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A Louisiana woman has filed a new Zantac lawsuit in the Superior Court of the State of Delaware. As the heir and surviving spouse of the deceased plaintiff, she claims that Zantac is unreasonably dangerous and caused the death of her spouse.

Plaintiff Blames Zantac for Husband’s Deadly Cancer

According to her complaint, the decedent purchased and ingested Zantac (ranitidine), which was manufactured, marketed, and sold by the defendants. The plaintiff claims that as a result of taking the stomach acid-reducing drug, her husband developed cancer and died.

The problem, according to the plaintiff, was that Zantac contained unsafe quantities of N-nitrosodimethylamine (NDMA), a cancer-causing agent. Had her husband known this, she states, he would never have taken the drug.

Because he contracted cancer, the decedent had to undergo extensive medical treatments, for which the plaintiff is now seeking reimbursement. Both plaintiffs had to endure pain, suffering, mental anguish, loss of earnings, and loss of earning capacity.

Zantac On the Market for Decades Before Recall

Zantac first came onto the market in 1983, but it wasn’t until 2019 that the U.S. Food and Drug Administration (FDA) warned that it may contain NDMA. The agency had been investigating the chemical in other medications, including blood pressure medications such as valsartan, and had overseen a few recalls of those medications.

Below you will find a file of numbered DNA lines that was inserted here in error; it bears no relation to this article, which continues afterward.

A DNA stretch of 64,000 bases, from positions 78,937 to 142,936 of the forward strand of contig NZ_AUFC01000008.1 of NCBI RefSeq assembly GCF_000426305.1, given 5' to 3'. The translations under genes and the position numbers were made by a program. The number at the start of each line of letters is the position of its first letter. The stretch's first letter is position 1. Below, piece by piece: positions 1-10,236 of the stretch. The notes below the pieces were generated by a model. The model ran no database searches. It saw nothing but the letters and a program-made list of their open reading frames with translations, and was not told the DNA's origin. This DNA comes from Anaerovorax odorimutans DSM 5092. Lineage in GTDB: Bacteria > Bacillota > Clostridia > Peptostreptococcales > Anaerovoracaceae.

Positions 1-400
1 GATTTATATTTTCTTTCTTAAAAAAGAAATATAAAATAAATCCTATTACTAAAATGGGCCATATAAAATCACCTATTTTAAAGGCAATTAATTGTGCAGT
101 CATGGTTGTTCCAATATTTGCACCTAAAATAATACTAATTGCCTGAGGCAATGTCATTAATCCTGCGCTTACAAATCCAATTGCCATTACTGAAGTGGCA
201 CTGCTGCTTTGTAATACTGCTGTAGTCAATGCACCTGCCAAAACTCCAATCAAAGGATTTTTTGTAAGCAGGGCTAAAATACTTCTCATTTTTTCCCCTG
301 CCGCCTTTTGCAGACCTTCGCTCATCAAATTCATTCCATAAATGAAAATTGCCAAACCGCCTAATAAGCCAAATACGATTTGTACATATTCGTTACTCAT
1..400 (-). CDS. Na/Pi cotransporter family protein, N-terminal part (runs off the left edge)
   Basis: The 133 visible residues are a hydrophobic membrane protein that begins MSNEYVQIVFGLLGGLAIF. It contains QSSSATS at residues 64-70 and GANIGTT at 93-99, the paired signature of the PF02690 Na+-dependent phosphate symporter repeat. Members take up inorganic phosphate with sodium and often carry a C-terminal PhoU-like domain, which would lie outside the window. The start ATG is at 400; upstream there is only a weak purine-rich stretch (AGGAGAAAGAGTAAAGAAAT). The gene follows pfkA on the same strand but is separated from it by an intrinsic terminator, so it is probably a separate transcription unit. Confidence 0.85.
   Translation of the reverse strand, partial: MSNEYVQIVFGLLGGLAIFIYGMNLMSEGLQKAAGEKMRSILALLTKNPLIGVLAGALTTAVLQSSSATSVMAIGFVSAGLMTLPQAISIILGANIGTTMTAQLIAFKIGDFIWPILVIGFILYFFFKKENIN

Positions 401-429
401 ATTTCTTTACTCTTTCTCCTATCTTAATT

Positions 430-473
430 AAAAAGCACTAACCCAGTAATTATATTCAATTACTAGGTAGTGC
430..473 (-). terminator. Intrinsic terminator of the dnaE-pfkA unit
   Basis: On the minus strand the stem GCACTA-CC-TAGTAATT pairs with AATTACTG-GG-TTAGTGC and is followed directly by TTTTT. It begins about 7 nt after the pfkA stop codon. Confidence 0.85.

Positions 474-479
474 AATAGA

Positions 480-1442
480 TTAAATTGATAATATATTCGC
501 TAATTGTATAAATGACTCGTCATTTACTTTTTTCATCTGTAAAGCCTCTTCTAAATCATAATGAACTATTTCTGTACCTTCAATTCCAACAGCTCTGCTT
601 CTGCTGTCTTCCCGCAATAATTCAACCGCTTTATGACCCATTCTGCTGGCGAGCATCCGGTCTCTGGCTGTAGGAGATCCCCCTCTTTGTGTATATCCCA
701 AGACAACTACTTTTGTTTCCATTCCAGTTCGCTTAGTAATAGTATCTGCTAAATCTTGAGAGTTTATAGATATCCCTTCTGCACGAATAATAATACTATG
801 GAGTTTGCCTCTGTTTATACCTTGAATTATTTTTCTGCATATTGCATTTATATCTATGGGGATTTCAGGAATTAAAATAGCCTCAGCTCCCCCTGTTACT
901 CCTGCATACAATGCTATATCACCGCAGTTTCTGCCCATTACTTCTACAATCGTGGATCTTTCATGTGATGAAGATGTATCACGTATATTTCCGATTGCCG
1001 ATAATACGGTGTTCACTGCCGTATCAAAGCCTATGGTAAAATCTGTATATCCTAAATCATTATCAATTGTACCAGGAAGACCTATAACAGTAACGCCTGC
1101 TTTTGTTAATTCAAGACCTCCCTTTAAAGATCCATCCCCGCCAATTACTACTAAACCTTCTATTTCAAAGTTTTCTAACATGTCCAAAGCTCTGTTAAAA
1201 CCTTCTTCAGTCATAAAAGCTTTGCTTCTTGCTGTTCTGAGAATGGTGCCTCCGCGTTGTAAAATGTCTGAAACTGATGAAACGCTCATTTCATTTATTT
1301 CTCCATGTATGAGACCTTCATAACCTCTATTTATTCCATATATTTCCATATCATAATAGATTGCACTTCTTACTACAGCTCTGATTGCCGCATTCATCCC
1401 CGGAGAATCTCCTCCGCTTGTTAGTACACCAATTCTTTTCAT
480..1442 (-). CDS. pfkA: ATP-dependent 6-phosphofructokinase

Then in September 2019, the FDA released a safety communication warning healthcare providers and the public about the possibility that Zantac and generic ranitidine drugs could also contain NDMA. Several product recalls followed, including one implemented by Zantac manufacturer Sanofi in October 2019.

Yet the FDA stopped short of recalling all Zantac medications until April 1, 2020. At that time, independent lab tests had discovered NDMA levels could increase in Zantac over time and with exposure to warm temperatures, such as those that occur during transport.

“The agency has determined that the impurity in some ranitidine products increases over time and when stored at higher than room temperatures,” the FDA stated in a press release, “and may result in consumer exposure to unacceptable levels of this impurity.”

Zantac On the Market for Decades Before Recall

The plaintiff states in her complaint that the manufacturers should have known about the potential for ranitidine to potentially contain NDMA long before the recalls took place.

“At the time that ranitidine was developed,” she states in her complaint, “there was already existing scientific literature strongly suggesting that drugs like ranitidine, which contain a dimethylamine (DMA) group, are highly likely to form NDMA, when combined with other substances like, for example, nitrite found in the body.”

She adds that the dangers of NDMA formation from ranitidine should have been obvious to manufacturers and sellers of Zantac: “For example, one taking Zantac would likely be doing so in connection with a meal. Many meals contain additional nitrites above that which is found naturally in the body.”


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